Issue Date: 9/30/2016
Issue Time: 10:03 AM
NO FLOOD THREAT IS FORECAST.
REMINDER: THIS IS THE FINAL FTB OF THE 2016 SEASON. IT HAS BEEN A PLEASURE TO SERVE YOU. THE NEXT FTB SEASON BEGINS ON MAY 1, 2017.
The moisture plume that has been laying across western Colorado for a couple of days now is on the move eastward, evidenced in the IPW chart below. Grand Junction IPW (green line) remains elevated, at around 1 inch, while Boulder (blue line) and Schriever AFB (pink line) are on a steady march upward. All in all, there will be plenty of moisture to fuel another period of scattered showers/isolated thunderstorms across much of the High Country and Western Slope, with lesser amounts of activity spilling over the Urban Corridor, and western extents of the Southeast Plains, Palmer Ridge, and Raton Ridge. Generally speaking, areas east of a north-south line from Sterling-to-Flagler-to-Las Animas-to-Andrix will remain dry.
Most activity will be in the form of showers, with light-to-moderate rainfall being the main impact. A couple isolated thunderstorms will mix in, producing periods of moderate rainfall, perhaps brief bouts with localized heavy rainfall. Area burn scars such as Waldo Canyon and Hayden Pass should be monitored, but no flood threat is warranted due to dry antecedent conditions. Additionally, localized street ponding may be an issue on roadways, so be on the lookout for that, as well. For more information, including rain rates and timing, please see the zone-specific discussions below.
Today’s Flood Threat Map
For more information on today’s flood threat, see the map below (hover over threat areas for more details). For Zone-Specific forecasts, jump below the map.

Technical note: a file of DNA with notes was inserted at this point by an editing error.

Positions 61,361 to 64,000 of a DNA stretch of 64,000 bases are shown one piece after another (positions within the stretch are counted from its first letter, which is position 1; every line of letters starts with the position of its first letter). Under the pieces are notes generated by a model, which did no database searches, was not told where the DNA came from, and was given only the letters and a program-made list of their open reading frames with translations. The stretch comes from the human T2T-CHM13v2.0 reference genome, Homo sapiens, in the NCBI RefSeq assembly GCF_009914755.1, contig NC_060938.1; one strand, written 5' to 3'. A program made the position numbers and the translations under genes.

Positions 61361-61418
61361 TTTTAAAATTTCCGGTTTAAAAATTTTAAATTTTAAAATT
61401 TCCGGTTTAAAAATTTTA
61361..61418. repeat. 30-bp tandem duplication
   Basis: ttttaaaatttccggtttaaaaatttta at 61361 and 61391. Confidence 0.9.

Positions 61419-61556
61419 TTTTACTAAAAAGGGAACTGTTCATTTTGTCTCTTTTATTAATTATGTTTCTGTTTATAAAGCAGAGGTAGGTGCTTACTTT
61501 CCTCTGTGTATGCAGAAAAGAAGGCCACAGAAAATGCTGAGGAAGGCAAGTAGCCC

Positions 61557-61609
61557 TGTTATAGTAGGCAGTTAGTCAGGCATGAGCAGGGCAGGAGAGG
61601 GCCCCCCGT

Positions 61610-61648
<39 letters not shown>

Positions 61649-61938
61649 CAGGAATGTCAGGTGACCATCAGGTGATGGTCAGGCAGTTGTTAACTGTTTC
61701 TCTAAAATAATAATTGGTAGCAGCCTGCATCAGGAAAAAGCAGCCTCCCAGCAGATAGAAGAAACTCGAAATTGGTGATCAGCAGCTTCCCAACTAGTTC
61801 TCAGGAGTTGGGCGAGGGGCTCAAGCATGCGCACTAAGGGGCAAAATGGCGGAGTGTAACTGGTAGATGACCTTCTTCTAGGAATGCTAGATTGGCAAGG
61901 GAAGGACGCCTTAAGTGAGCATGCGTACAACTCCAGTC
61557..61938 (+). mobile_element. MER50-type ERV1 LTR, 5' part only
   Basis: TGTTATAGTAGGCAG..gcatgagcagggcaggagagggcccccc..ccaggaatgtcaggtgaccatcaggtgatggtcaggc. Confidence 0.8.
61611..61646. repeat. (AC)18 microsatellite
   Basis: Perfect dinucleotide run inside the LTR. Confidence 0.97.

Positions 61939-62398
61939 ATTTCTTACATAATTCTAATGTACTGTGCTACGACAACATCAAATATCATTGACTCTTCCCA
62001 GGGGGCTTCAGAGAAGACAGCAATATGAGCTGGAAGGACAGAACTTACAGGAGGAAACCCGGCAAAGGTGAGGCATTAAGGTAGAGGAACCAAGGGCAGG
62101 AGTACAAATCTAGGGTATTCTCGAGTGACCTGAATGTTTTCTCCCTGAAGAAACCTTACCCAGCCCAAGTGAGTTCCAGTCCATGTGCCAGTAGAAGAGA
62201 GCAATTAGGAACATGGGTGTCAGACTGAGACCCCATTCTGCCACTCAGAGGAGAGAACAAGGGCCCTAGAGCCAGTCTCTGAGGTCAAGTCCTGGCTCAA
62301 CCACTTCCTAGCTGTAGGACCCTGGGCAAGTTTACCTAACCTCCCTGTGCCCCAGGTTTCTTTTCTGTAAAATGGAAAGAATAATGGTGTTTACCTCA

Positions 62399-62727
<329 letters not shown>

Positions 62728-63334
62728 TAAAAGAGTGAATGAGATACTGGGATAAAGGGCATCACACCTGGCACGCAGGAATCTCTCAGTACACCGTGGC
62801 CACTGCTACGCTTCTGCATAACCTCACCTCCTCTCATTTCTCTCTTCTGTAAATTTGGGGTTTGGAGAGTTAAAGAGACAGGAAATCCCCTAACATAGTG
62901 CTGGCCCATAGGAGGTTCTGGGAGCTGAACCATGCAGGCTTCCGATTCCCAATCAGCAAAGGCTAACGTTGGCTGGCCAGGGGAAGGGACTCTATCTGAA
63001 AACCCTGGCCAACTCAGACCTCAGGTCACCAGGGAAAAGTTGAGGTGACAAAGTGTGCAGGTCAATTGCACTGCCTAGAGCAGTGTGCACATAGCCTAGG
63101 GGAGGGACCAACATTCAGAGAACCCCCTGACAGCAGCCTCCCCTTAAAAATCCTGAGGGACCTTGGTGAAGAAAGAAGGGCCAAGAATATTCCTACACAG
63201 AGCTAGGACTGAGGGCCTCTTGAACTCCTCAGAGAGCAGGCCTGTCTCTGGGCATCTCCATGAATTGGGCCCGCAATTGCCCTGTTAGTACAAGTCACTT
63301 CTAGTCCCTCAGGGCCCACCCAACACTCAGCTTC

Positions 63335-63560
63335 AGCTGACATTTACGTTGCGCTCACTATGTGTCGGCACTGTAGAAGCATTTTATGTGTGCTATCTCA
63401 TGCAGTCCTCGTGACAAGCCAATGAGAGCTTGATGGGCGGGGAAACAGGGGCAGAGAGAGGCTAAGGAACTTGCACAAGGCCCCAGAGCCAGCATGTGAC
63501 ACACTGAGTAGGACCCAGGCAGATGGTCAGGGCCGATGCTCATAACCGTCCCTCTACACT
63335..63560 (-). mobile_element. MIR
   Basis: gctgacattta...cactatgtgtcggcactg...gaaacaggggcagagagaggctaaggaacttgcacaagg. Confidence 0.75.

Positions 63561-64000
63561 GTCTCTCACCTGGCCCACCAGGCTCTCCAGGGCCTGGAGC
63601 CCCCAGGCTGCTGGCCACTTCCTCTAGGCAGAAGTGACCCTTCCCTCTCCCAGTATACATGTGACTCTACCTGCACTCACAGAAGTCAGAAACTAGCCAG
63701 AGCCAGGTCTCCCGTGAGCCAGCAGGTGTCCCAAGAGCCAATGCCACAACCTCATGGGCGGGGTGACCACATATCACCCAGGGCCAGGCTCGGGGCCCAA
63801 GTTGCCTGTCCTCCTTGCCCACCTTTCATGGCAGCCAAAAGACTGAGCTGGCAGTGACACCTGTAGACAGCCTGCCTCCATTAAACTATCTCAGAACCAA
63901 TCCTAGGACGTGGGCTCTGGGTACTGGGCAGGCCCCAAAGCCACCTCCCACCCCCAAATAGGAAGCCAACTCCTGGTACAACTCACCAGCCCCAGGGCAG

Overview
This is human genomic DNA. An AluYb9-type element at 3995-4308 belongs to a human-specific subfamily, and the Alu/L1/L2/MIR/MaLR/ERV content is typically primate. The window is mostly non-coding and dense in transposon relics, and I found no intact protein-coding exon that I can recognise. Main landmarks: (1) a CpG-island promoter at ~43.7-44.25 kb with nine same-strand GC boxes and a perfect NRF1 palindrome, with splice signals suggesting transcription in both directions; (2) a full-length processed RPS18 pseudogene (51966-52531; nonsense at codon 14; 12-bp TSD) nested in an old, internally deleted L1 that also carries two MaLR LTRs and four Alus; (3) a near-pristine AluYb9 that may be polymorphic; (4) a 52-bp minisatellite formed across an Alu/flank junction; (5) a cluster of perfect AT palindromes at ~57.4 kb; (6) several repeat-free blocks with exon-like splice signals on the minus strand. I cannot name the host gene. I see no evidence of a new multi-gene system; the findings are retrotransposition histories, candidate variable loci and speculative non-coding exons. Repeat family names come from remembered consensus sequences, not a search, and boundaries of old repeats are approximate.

Urban Corridor, Palmer Ridge, Northeast Plains, Raton Ridge and Southeast Plains:
Scattered showers and a couple embedded thunderstorms are expected, with the most activity focused along and east of I-25. Isolated showers/thunderstorms will spread a bit further eastward, west of a north-south line from Sterling-to-Flagler-to-Las Animas-to-Andrix. East of this line, conditions are expected to remain dry, with more clouds than during previous days. Most rain rates will be light underneath showers, with efficient rainfall coming from more organized activity. Maximum rain rates are as follows:
Urban Corridor and Palmer Ridge: 0.6-0.8 inches/hour
Southeast Plains and Northeast Plains: 0.4-0.7 inches/hour
Raton Ridge: 0.3-0.6 inches/hour
Timing: 11 AM – 11 PM
Front Range, Southeast Mountains, San Luis Valley, Northern Mountains, Northwest Slope, San Juan Mountains, Southwest Slope, Central Mountains, and Grand Valley:
Scattered-to-numerous showers, and a few thunderstorms are expected, producing mainly light-to-moderate rainfall and gusty winds. One or two stronger thunderstorms will produce localized heavy rain, resulting in ponding on roadways and in low-lying areas. No flood threat is warranted as storm motions should keep activity moving at a decent clip, minimizing the threat from heavy rain. Maximum rain rates are as follows:
Southwest Slope and Grand Valley: 0.6-0.8 inches/hour
San Juan Mountains, Central Mountains, Northwest Slope, Northern Mountains, and Southeast Mountains: 0.4-0.7 inches/hour
Front Range: 0.5-0.9 inches/hour
San Luis Valley: 0.3-0.5 inches/hour
Timing: 11 AM – 9 PM for areas west of the Continental Divide, 11 AM – 1 AM for areas along and east of the Continental Divide